UX Tidbits – May
I’ve been writing a lot and publishing a little lately as I’ve been working on fine tuning some ideas. In the mean time, I’ve also been reading a lot and decided to start sharing some of the tidbits that I find interesting. Here’s some of what I’ve been reading\watching lately:
- Designing for Emotion by Aaron Walter: I came by a conference video of Aarron Walter the other day that was pretty well done. If you haven’t read his book yet and want to get up to speed on Designing for Emotion I recommend it.
- I’m always a big fan of User Focus and in their April newsletter I found it a wonderful reminder of the practical level of knowledge to expect from general users. My favorite quote from this issue is “There’s an old rule in marketing that says you don’t tell people about features, you tell them about benefits” because it helped me to write some more usable copy for a project I’m working on.
- Speaking of copy. Another great article I recently came by is Writing Microcopy by Joshua Porter. A nice reminder that the little details even in copy can make a big difference in the overall conversation a user has with your website or application.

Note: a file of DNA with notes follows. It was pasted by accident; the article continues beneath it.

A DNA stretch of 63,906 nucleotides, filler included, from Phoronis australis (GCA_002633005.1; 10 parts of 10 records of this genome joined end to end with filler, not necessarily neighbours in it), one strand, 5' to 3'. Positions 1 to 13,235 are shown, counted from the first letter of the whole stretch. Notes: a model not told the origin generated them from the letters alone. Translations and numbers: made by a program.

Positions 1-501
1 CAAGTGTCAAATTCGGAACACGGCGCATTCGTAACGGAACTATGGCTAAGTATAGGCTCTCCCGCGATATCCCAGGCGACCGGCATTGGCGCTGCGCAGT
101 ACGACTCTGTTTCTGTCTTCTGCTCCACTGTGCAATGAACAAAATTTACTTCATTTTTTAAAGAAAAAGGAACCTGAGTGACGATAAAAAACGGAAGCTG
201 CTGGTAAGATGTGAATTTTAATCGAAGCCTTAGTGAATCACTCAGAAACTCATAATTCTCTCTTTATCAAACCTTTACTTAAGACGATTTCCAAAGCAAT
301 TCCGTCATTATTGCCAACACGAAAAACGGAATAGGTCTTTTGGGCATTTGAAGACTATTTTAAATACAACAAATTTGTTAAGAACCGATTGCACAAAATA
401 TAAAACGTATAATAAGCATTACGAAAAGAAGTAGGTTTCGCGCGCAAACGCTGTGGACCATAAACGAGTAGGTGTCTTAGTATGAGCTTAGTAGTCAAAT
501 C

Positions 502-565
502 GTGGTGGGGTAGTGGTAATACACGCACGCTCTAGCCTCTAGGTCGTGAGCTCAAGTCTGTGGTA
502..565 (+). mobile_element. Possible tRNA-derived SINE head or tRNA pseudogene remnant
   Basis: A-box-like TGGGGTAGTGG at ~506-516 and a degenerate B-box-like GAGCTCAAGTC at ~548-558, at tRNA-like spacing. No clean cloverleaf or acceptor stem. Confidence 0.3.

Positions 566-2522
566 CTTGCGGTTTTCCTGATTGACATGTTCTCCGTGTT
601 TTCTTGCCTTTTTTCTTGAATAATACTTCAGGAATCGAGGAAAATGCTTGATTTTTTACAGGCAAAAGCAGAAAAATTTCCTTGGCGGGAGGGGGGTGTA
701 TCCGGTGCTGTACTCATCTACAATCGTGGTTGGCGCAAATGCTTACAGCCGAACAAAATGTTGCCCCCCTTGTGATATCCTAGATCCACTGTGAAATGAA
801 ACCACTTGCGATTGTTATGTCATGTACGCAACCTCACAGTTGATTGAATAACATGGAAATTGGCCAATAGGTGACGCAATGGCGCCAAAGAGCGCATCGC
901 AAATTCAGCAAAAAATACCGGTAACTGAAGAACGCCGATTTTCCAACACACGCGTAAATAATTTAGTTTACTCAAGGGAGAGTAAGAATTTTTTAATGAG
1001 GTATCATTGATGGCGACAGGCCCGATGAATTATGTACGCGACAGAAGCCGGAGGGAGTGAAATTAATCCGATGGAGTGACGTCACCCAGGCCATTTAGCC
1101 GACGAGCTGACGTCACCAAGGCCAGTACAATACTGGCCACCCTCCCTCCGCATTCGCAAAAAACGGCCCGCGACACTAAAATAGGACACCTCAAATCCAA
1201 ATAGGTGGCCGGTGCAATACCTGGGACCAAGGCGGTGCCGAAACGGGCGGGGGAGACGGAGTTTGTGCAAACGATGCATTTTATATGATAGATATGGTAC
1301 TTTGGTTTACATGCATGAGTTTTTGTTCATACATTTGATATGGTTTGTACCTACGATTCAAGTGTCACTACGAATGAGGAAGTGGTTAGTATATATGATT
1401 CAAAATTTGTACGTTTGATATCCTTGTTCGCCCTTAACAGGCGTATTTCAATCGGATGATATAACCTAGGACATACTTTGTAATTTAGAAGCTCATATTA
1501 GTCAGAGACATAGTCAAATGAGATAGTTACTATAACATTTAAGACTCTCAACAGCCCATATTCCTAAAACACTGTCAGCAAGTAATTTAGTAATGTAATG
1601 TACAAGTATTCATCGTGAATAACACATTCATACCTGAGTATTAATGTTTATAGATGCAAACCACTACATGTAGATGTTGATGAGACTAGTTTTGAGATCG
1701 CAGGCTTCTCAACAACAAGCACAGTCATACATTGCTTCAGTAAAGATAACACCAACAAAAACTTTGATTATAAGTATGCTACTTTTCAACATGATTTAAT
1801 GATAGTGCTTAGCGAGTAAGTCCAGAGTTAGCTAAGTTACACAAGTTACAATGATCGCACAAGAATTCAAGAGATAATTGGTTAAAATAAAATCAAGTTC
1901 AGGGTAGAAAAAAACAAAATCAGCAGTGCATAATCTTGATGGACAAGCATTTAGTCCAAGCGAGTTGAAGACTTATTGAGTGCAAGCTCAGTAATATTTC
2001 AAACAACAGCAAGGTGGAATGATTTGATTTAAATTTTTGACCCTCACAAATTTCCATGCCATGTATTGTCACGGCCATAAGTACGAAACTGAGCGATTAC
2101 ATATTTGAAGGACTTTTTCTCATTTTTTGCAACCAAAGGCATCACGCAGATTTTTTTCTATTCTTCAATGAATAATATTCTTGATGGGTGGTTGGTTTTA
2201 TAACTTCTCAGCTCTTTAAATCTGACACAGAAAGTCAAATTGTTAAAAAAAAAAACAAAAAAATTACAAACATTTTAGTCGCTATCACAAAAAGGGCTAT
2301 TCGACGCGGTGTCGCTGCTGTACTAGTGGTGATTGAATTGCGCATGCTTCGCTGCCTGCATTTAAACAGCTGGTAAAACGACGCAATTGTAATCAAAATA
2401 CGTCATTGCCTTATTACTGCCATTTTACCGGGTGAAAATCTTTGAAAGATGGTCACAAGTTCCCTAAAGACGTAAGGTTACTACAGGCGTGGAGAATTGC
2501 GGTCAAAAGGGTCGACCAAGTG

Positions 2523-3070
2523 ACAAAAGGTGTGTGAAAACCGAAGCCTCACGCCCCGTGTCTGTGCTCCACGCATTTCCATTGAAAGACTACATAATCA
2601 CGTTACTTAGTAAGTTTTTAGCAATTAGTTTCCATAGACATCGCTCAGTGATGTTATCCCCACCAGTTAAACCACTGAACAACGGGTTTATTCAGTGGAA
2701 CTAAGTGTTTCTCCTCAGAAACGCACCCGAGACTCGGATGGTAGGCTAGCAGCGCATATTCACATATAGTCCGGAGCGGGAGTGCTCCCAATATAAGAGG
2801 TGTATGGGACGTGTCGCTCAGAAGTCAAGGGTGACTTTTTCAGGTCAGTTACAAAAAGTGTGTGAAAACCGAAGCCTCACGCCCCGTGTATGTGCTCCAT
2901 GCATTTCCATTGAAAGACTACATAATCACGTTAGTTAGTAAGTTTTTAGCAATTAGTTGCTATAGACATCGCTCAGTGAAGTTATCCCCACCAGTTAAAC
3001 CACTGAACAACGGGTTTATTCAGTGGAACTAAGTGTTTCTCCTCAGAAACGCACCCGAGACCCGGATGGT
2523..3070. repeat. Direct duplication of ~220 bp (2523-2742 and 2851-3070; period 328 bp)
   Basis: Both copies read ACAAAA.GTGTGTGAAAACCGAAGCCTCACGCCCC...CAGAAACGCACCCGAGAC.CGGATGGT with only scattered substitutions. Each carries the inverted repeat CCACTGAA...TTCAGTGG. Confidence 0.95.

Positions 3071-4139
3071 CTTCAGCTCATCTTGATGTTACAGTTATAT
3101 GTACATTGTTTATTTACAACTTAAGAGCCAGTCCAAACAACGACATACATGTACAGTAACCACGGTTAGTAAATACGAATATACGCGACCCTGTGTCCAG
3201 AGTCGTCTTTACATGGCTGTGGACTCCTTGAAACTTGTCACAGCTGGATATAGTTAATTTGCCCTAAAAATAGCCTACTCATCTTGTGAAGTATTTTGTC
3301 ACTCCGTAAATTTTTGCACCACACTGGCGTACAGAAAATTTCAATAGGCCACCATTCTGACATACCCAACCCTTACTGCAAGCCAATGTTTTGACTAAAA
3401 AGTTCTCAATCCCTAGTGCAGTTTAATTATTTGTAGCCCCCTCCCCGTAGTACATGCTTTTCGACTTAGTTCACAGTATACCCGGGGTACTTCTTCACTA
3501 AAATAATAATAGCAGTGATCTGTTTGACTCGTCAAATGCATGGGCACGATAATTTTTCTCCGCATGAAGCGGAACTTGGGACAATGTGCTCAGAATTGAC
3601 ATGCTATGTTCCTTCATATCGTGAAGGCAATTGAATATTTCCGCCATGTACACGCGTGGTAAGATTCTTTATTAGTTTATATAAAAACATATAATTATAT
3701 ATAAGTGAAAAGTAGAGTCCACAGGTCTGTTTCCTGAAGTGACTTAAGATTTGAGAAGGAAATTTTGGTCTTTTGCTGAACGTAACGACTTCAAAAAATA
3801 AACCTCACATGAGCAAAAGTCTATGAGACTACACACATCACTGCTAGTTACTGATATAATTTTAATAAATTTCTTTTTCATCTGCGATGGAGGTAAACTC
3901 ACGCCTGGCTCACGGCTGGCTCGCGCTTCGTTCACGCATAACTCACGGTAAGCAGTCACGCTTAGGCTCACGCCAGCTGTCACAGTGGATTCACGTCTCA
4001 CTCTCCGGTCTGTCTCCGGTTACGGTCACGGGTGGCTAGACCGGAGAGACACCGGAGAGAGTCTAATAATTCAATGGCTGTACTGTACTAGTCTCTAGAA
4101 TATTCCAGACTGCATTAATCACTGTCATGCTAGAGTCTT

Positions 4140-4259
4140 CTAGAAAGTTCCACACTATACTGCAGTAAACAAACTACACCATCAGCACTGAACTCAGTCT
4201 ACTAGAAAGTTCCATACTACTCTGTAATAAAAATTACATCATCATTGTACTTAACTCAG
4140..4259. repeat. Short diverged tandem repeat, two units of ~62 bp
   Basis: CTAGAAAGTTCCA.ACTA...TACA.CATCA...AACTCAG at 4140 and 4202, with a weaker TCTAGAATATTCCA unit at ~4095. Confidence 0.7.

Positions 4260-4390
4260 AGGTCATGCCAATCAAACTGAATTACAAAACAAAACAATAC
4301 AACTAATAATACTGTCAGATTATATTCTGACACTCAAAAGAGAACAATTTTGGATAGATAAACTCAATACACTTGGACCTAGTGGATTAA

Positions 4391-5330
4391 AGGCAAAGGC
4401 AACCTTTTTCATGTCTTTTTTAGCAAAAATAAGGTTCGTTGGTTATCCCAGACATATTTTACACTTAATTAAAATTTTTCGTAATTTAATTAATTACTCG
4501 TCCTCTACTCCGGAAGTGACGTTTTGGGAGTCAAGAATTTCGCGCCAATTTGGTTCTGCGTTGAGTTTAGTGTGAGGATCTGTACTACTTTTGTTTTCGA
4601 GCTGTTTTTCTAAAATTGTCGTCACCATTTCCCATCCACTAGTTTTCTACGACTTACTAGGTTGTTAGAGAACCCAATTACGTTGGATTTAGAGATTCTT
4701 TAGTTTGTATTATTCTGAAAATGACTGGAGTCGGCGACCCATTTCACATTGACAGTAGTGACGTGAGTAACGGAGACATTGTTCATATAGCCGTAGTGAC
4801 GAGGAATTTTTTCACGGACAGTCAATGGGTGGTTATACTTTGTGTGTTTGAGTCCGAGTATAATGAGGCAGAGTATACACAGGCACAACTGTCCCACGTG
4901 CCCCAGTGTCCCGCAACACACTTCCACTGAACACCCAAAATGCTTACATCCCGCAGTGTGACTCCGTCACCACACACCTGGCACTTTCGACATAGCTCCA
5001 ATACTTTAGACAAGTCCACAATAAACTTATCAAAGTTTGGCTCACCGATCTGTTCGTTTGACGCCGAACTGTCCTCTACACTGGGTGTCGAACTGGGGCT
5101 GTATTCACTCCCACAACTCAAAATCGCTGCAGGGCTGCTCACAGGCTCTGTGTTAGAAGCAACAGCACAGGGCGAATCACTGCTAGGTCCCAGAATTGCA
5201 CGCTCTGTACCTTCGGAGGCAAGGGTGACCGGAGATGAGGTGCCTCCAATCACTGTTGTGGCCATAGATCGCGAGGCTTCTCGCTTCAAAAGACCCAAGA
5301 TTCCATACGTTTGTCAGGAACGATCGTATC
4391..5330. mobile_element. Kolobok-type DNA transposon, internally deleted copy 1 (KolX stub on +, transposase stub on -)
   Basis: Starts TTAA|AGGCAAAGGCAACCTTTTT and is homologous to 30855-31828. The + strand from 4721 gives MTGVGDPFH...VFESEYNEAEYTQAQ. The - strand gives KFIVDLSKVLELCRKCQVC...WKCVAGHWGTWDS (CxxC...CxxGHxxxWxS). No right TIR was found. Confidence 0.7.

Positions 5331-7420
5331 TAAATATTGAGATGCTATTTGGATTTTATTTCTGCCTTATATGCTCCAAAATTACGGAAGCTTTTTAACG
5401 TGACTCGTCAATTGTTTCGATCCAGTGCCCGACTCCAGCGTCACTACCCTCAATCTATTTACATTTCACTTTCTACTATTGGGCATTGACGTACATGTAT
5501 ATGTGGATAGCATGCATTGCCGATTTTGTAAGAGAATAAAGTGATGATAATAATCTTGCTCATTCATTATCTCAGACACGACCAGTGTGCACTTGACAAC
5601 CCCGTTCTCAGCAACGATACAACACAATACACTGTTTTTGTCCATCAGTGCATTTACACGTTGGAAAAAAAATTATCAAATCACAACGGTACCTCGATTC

- I’ve also been exploring inspiration websites like Behance, Dribble and Pinterest for inspiration with a project I’m working on. I’m loving the way Behance shows portfolio work in a vertical scrolling image list similar to an infographic. I think this is a great way to market not only the product, but the UX process behind it. Dribble is fantastic for inspiration, but I found their “bucket” adding feature a bit kludgy compared to Pinterest. I’ve officially become addicted to Pinterest, aside from my normal personal boards I’ve now added 8 or so UX boards and counting like UX – General, UX – Wires and Prototypes, and UX – Design Inspiration.
- One bit of inspiration I found that helped with a drag and drop interaction specification and some edit interactions was Bill Scott’s Designing for Interesting Moments presentation on Slideshare. I particularly enjoyed slides 40, and 43 where he brings light to methods of detailing interaction specifications and interface discoverability.
- Finally, I’m seriously digging the new Facebook feature that adds emotions, and what you are doing. I did a similar design with social emotions for a client a couple years ago, unfortunately it never went to market 🙁 Alas, so cool to see the idea taken on by such a major player. Hopefully this will help kick off the trend of designing more emotion into our applications and websites.
As always, if you want to be totally overwhelmed with UX happenings in the industry feel free to check out my UX feed board on Netvibes.